our everyday life

What Is the Difference Between Special Education & Exceptional Education?

by Dannelle F. Walker, studioD

Under the Individuals with Disabilities Education Act, schools are required to provide education services to students with disabilities. For decades, that provision of services has been known as “special education.” Many school districts have moved to referring to the provision of services as “exceptional education.”

Political Correctness

Language that describes individuals with disabilities has come a long way in the United States. In 2010, Congress voted to stop using the word “retarded” in describing the disabled. The term “handicapped” has been replaced by the more politically-correct term “disabled.” The same is true for “Exceptional Education.” This has become the more politically-correct term for "Special Education." “Special Education” and "Exceptional Education” are typically used interchangeably. In fact, a search for “exceptional education” in a search engine will result in several posts with “special education” in the title.

Special Education Stigma

"Special Education" is a loaded term that describes the education of students with special needs. However, the stigma associated with the term “special education” often leads to the over-identification of students needing special education services and the inability of students to be treated equally within the classroom.

Exceptional Education

“Exceptional Education” refers to the education of students with special needs as well. Author W.L. Heward believes that the term “special education” negatively implies that it only concerns students with disabilities. He cites that the term “exceptional education” is more inclusive of gifted and talented children, stating, “Exceptional children are more like other children than they are different.”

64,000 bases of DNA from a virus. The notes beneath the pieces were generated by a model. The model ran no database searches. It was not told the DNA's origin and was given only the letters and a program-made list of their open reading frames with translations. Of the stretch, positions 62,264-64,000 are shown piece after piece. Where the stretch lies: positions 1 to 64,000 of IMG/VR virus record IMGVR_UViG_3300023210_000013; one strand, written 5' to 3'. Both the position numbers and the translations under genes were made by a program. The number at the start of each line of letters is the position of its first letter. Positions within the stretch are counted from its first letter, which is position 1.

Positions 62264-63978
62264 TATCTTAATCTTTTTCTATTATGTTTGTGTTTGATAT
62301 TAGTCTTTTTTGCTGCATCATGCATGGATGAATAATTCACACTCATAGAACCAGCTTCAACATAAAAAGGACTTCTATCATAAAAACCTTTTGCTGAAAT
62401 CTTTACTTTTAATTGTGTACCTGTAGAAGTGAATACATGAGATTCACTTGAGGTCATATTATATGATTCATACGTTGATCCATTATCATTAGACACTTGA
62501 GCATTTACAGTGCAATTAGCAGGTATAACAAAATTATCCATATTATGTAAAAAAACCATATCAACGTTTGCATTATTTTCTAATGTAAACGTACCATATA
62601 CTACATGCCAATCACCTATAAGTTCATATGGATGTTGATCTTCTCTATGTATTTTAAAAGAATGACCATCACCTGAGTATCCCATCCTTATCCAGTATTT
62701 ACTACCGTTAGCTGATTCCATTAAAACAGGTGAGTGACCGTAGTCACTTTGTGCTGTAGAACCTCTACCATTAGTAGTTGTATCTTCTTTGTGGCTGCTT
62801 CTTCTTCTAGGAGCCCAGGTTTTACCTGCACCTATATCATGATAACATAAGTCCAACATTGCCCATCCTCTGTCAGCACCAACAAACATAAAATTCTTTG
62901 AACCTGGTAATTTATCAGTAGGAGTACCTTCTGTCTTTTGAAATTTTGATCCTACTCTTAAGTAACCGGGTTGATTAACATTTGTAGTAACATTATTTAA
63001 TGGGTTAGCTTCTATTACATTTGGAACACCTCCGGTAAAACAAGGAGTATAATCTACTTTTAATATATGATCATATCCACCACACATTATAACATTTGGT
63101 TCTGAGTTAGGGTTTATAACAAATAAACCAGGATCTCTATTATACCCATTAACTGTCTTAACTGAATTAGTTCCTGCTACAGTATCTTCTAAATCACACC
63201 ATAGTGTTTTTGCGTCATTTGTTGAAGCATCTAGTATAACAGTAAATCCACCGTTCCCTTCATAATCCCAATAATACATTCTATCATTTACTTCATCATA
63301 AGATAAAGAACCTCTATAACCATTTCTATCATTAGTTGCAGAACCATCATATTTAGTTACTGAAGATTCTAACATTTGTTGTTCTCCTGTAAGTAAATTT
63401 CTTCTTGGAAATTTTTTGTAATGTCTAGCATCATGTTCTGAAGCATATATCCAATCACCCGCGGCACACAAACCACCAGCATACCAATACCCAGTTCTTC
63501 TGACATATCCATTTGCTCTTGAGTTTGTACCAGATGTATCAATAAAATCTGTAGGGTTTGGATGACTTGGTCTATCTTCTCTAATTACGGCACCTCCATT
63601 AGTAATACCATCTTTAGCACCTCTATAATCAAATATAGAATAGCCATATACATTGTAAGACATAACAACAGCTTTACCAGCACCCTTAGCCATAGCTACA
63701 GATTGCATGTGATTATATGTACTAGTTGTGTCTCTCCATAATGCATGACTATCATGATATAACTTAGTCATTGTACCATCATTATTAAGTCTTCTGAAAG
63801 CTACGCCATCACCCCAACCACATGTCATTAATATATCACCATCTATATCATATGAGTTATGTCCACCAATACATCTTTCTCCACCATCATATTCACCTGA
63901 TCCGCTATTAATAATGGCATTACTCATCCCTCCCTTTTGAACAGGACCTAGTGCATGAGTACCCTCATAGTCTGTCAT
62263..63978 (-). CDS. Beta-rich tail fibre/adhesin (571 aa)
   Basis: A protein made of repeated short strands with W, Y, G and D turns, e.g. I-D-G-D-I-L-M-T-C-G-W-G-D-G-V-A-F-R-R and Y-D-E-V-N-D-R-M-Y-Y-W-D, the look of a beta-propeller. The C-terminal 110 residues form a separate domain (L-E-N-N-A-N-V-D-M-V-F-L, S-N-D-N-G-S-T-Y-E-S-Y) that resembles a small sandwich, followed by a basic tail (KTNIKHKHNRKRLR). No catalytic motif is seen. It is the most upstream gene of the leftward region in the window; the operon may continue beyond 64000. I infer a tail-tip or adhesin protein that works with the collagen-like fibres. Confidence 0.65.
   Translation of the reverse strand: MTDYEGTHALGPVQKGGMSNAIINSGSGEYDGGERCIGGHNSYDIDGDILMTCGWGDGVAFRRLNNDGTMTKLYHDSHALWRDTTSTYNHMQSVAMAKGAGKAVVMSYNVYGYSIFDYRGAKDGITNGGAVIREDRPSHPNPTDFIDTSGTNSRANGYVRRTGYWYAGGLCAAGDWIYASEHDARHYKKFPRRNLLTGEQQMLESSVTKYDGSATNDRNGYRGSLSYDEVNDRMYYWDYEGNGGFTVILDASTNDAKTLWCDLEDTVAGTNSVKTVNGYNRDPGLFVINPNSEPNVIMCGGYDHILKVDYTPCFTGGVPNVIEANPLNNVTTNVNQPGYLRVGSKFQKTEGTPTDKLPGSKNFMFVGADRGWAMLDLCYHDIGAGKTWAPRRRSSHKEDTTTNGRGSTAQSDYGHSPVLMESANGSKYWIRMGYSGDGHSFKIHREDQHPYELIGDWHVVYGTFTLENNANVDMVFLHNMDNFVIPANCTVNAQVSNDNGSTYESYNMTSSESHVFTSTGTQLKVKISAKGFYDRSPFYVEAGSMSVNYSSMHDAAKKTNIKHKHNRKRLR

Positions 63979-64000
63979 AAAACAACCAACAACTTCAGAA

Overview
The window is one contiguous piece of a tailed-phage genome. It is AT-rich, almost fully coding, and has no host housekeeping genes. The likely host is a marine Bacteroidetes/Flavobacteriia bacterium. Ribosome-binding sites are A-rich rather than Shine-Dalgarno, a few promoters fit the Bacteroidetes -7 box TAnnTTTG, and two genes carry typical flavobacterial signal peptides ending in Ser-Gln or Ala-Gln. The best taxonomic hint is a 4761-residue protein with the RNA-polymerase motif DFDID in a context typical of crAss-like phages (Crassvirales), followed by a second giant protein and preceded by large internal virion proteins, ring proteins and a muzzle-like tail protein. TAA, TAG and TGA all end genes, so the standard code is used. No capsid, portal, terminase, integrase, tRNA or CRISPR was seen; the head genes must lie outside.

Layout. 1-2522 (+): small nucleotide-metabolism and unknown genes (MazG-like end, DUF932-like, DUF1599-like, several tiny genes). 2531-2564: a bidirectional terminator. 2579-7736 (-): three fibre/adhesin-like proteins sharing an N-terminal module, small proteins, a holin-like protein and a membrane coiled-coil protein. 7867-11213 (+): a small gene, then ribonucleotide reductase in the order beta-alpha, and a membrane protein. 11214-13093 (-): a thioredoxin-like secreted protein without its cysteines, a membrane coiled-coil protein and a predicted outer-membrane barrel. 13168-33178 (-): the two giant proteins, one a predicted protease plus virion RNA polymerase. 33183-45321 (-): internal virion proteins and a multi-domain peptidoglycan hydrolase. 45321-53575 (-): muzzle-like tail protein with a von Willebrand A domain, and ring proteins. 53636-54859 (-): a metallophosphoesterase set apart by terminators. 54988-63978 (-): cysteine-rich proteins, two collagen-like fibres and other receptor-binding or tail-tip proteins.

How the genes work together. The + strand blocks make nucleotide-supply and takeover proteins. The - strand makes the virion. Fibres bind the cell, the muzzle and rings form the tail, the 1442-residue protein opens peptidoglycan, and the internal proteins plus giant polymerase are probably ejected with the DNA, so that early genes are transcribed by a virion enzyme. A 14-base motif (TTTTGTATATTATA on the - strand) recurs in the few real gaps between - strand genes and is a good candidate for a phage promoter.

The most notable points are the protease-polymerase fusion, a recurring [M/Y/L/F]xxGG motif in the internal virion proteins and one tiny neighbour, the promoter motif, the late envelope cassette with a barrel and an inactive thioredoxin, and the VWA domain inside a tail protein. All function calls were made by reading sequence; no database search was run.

Either, Or

Whether or not a school district’s provision of special education services is termed “special education” or “exceptional education,” the legal obligation to help students access a “free and appropriate public education” still exists. The differing terminology does not change a student’s rights to receive services.

About the Author

A native of Nashville, Tenn., Dannelle F. Walker is an education lawyer and policy maker. Her areas of expertise include teacher liability, educator ethics, and school operations. She holds a JD from the University of Arkansas School of Law.

Photo Credits

  • Gary Williams/Getty Images News/Getty Images